The second season of the series has arrived Never Have I Ever, known in Brazil as I never… The original production of Netflix created by Mindy Kaling (The Office, Project Mindy), has been available in the catalog since the 15th of July and has been in the ranking of the most watched of the week and for various reasons. In addition to being a fun plot, with well-built characters and the themes covered by the series are relevant. And the most important thing is the fact that the series portrays the imperfections of the human being, showing that in addition to successes, life is full of mistakes and that's how we mature.
The second season has ten episodes that set in the second school year of Devi Vishwakumar (Maitreyi Ramakrishnan) which has many questionable attitudes, and for the most part, we get rancid with the girl because she is so clueless. However, we can reflect on the mistakes and bad attitudes taken by the protagonist.
We see that from the beginning of the plot, Devi is presented as a young woman who has everything. However, with the sudden death of his father, some problems began to arise that affected Devi's life, such as the troubled relationship with his mother and psychological paralysis. Despite having started to overcome the events seen in the first season, we realized that there is still a lot to overcome and this reflects in her personality as her mood changes very quickly, acts on impulse, mind, manipulates, and the worst thing is that she doesn't know what to make of all these conflicting feelings inside her. And the consequences are ill-thought-out descriptions that hurt people who care about her, who she cares about too.
Although it is easy to judge Devi's behavior, we realize that in some passages the show questions us too and makes the reflective air an intrinsic aspect of the series that is present from beginning to end. Can we reflect on the mistakes we make in adolescence, which in itself is a difficult period, imagine for someone who has gone through some stressful and traumatic situation? In the moment we are living, it is impossible not to feel like a fish out of water or anxious about some problem, big or not.
Here is the cherry of questions about Devi, in fact she who questions herself about her mental health, about her sanity and when she realizes the consequences generated by her poorly thought out attitudes, she gets sad. But the series makes all this sense of conflict, sadness, doubt, to be heard, to be welcomed and through the words of the Dr. Ryan (Niecy Nash) which talks about people who feel everything intensely and therefore live all their emotions in the extreme, we can see that life is like that. We learn from mistakes, our own and other people's. Another character who shares life lessons is Devi's grandmother who advises her not to waste time, because when we realize it, it can be too late.
The focus in Never Have I Ever it's not just for Devi. The production brings great themes for us to debate. Every moment we see that the series is constantly questioning the ideas "who I am" and "who should I be" and how it affects our life. The character's cousin, Kamala (Richa Moorjani), starts working in the area of her dreams, but she realizes that it's not easy. She realizes how misogynistic and sexist the corporate world can be. In addition, she also begins to see small problems in her relationship with Prashant (Rushi Kota) and wonders if she couldn't have a life different from what everyone thought for her. After all, what did she think to her?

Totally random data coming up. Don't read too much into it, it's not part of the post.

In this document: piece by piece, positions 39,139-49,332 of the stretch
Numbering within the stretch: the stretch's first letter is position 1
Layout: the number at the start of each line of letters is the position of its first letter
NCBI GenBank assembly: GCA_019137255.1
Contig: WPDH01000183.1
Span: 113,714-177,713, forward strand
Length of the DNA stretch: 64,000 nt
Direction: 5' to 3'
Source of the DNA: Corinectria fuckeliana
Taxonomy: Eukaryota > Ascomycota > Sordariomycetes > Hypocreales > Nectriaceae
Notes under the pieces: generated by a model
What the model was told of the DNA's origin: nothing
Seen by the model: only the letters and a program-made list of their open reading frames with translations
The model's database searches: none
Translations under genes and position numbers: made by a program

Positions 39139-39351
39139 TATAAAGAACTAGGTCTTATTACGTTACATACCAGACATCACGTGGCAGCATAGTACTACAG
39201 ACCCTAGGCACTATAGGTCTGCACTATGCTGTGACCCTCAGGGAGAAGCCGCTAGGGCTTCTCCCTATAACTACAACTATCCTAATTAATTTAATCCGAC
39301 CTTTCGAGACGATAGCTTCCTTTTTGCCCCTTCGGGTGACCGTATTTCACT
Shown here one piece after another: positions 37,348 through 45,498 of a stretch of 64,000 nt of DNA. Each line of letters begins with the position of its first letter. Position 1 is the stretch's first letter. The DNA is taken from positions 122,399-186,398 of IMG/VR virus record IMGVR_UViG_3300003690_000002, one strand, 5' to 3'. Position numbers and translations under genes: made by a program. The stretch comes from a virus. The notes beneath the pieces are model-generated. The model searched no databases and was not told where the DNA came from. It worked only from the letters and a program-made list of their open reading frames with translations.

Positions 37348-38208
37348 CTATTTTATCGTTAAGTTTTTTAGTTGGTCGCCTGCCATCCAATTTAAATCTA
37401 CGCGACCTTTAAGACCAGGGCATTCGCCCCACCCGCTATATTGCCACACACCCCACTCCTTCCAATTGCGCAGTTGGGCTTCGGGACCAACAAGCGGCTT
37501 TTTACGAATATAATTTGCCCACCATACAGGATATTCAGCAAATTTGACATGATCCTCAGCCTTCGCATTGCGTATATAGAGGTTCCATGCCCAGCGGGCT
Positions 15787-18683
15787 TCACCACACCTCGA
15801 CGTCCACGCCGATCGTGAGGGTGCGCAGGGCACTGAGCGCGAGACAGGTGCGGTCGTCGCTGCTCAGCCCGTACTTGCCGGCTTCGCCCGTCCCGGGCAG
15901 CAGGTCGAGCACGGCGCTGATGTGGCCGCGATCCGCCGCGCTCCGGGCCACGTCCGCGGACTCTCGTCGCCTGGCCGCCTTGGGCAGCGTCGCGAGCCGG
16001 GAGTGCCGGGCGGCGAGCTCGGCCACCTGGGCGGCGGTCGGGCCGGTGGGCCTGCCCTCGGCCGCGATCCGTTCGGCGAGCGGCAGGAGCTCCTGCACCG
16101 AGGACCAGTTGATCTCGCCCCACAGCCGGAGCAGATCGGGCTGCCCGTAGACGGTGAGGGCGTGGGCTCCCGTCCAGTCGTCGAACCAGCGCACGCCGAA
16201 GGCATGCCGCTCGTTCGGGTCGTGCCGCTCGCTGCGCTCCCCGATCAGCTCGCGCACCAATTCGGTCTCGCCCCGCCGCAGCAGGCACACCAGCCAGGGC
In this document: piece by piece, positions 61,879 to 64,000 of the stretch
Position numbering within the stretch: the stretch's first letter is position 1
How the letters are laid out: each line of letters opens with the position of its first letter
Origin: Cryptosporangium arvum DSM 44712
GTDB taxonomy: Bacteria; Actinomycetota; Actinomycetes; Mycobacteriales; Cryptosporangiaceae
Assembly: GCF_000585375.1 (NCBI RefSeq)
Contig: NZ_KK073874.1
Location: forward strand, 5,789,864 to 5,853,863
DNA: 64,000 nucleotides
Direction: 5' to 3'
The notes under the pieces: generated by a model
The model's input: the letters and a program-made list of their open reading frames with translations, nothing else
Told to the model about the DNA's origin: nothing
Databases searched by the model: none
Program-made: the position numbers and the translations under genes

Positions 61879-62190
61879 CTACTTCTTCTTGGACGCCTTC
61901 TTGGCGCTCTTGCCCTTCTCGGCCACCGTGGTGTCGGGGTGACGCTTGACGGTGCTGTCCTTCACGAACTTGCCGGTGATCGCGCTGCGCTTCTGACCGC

Another character who has a jolt is Devi's mother, Nalini (Poorna Jagannathan), which has great relevance during the ten episodes. She begins to blame herself for feeling like having someone after her husband's death. I believe that because it is a production idealized by women, these questions are more present in a woman's life, as the judgment and condemnation of the female posture is more common and the most tiring is having to prove oneself day after day.
Another interesting situation is the conflict that Fabiola (Lee Rodriguez) feels to enter the universe of Eve (Christina Kartchner), your girlfriend. In the first season, she assumed her homosexuality and with that, she thought the problems would end. Wrong! She was faced with a totally different universe from her and the question “who am I” or “who should I be” returns. Throughout the series, she tries to please people in order to be accepted, but the main thing is that she is not happy and is not doing what she likes to satisfy other people.
After having her expectations shattered by her absent mother in season one, the character Eleanor (Ramona Young) is also tested in her trajectory when she becomes the shadow of a boyfriend who didn't even like her, who scolded her, as well as putting him on a pedestal and not caring what her friends were saying about their abusive relationship. We see that she normalizes attitudes of a toxic relationship and cancels out in front of the male figure and worse, this torture only ends because he ends it and gives it the worst possible shape.
The sequence deals a lot with personal relationships, friendship, family and perhaps, by addressing these social spheres, Never Have I Ever it makes everything work out in the end and the fact of approaching complex conflicts in a natural way shows how well the script was done and this urgency to talk to the current generation about current problems was a genius insight. The soundtrack is very good and the looks are very interesting.